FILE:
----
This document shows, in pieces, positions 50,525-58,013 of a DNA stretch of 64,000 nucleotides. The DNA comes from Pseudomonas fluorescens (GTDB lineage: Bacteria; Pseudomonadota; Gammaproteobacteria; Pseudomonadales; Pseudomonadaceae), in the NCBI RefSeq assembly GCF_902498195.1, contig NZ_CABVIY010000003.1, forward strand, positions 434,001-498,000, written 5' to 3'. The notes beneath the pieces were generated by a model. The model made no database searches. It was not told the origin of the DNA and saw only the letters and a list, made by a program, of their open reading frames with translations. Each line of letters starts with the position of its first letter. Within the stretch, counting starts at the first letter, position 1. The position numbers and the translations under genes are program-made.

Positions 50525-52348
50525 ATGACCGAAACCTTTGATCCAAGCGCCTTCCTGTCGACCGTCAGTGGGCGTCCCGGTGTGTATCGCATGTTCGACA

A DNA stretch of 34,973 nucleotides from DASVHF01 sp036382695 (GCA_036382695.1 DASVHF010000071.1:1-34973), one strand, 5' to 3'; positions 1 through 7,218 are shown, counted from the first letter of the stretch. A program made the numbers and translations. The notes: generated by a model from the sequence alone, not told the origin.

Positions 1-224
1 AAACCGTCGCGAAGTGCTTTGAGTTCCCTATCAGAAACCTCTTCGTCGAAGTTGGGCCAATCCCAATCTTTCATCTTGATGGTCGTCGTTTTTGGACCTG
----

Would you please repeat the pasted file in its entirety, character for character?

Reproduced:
This document shows, in pieces, positions 50,525-58,013 of a DNA stretch of 64,000 nucleotides. The DNA comes from Pseudomonas fluorescens (GTDB lineage: Bacteria; Pseudomonadota; Gammaproteobacteria; Pseudomonadales; Pseudomonadaceae), in the NCBI RefSeq assembly GCF_902498195.1, contig NZ_CABVIY010000003.1, forward strand, positions 434,001-498,000, written 5' to 3'. The notes beneath the pieces were generated by a model. The model made no database searches. It was not told the origin of the DNA and saw only the letters and a list, made by a program, of their open reading frames with translations. Each line of letters starts with the position of its first letter. Within the stretch, counting starts at the first letter, position 1. The position numbers and the translations under genes are program-made.

Positions 50525-52348
50525 ATGACCGAAACCTTTGATCCAAGCGCCTTCCTGTCGACCGTCAGTGGGCGTCCCGGTGTGTATCGCATGTTCGACA

A DNA stretch of 34,973 nucleotides from DASVHF01 sp036382695 (GCA_036382695.1 DASVHF010000071.1:1-34973), one strand, 5' to 3'; positions 1 through 7,218 are shown, counted from the first letter of the stretch. A program made the numbers and translations. The notes: generated by a model from the sequence alone, not told the origin.

Positions 1-224
1 AAACCGTCGCGAAGTGCTTTGAGTTCCCTATCAGAAACCTCTTCGTCGAAGTTGGGCCAATCCCAATCTTTCATCTTGATGGTCGTCGTTTTTGGACCTG